ARTICLE 2: Drug addiction is a complex illness, starting as abuse and ending in addiction and destruction of body systems. It is characterized by intense and, at times, uncontrollable drug craving, along with compulsive drug seeking and use that persists even in the face of devastating consequences.
Many people do not realize that addiction is a brain disease. While the path to drug addiction begins with the act of taking drugs, over time a person’s ability to choose not to do so becomes compromised, and seeking and consuming the drug becomes compulsive. This behavior results largely from the effects of prolonged drug exposure on brain functioning. Addiction affects multiple brain circuits, including those involved in reward and motivation, learning and memory, and inhibitory control over behavior. Some individuals are more vulnerable than others to becoming addicted, depending on genetic makeup, age of exposure to drugs, other environmental influences, and the interplay of all these factors.
Addiction is often more than just compulsive drug taking – it can also produce far-reaching consequences. Fore example, drug abuse and addictions can increase a person’s risk for a variety of other mental and physical illnesses related to a drug-abusing lifestyle or the toxic effects of the drugs themselves. Additionally, a wide range of dysfunctional behaviors can result from drug abuse and interfere with normal functioning in the family, the workplace, and the broader community.
Because drug abuse and addiction have so many dimensions and disrupt so many aspects of an individual’s life, treatment is not simple. Effective treatment programs typically incorporate many components, each directed to a particular aspect of the illness and its consequences. Addiction treatment must help the individual stop using drugs, maintain a drug-free lifestyle, and achieve productive functioning in the family, at work, and in society. Because addiction is a disease, people cannot simply stop using drugs for a few days and be cured. Most patients require long-term or repeated episodes of care to achieve the ultimate goal of sustained abstinence and recovery of their lives.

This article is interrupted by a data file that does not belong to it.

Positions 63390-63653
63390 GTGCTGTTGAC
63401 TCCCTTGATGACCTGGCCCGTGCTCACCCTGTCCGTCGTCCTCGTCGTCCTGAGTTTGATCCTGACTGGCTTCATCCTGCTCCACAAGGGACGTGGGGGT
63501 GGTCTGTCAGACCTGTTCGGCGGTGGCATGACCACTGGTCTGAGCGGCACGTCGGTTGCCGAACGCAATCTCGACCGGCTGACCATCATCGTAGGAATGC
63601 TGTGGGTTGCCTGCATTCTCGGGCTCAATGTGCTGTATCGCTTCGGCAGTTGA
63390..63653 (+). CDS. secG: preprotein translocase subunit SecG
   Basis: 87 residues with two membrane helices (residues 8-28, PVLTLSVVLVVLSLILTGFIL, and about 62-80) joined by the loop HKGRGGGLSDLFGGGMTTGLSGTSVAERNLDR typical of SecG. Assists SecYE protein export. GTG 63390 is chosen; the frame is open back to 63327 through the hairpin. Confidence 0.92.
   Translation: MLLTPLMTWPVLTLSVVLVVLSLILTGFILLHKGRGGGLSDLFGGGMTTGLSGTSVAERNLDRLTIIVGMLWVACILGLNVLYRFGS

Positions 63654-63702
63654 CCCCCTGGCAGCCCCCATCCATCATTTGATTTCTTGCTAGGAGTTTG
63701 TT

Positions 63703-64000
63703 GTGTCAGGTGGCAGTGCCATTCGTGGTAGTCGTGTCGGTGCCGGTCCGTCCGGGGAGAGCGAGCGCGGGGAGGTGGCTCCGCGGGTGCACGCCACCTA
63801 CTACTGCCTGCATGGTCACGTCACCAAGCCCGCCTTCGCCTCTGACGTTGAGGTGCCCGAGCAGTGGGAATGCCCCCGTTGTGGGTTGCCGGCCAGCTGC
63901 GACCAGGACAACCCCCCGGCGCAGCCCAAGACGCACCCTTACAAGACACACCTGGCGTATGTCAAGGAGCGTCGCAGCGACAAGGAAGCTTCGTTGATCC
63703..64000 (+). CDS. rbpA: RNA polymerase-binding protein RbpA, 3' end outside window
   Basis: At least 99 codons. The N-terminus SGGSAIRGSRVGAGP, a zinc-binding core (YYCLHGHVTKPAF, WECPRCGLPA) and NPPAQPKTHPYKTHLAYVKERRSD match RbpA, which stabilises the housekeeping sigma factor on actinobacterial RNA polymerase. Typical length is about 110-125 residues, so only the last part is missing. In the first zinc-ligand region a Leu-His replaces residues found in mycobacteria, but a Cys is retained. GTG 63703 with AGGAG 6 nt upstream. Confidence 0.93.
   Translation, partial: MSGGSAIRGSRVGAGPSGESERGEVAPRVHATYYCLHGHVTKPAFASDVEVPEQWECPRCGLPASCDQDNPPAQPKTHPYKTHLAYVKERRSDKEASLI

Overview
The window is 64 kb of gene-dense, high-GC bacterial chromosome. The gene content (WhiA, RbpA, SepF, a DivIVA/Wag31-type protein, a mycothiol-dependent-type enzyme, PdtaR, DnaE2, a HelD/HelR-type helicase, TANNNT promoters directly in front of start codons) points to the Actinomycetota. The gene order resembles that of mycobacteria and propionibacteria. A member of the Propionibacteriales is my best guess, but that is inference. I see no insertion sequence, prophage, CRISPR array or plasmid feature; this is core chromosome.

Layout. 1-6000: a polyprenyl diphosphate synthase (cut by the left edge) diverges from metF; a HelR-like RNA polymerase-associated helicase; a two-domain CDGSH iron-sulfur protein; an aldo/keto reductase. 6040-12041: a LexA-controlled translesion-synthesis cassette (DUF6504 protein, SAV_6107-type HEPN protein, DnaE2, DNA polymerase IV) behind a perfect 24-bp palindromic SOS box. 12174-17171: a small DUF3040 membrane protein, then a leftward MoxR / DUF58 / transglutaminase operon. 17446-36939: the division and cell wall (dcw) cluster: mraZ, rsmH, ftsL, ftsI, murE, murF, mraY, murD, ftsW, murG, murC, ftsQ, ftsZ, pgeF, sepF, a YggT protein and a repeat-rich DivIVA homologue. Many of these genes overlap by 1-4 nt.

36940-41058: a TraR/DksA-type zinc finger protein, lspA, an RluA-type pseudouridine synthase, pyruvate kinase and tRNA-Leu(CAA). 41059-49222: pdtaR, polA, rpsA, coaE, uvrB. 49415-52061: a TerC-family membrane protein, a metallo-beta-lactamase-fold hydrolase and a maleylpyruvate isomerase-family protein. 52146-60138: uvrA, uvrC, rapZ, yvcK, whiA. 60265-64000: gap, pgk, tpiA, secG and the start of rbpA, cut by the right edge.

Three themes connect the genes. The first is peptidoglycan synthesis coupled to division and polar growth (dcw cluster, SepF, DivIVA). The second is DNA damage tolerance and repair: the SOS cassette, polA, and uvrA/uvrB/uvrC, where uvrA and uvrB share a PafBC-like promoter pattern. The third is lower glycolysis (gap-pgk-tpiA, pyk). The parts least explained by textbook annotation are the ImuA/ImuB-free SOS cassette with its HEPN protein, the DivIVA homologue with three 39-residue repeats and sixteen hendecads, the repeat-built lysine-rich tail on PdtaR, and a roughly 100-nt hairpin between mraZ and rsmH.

In summary, addiction is a complex but treatable disease that affects brain function and behavior. Drugs of abuse alter the brain’s structure and function, resulting in changes that persist long after drug use has ceased. This may explain why drug abusers are at risk for relapse even after long periods of abstinence and despite the potentially devastating consequences.
No single treatment is appropriate for everyone. Matching treatment settings, interventions, and services to an individual’s particular problems and needs is critical to his or her ultimate success in returning to productive functioning in the family, workplace, and society.
Treatment needs to be readily available. Because drug-addicted individuals may be uncertain about entering treatment, taking advantage of available services the moment people are ready for treatment is critical. Potential patients can be lost if treatment is not immediately available or readily accessible. As with other chronic diseases, the earlier treatment is offered in the disease process, the greater the likelihood of positive out-comes.
Southeast Georgia Treatment Center, opening on November 30, 2009 in Eastman, is ready to assist in providing a holistic approach to treating this illness by offering medical care, counseling and encouragement to those individuals who are ready for a new day in their lives.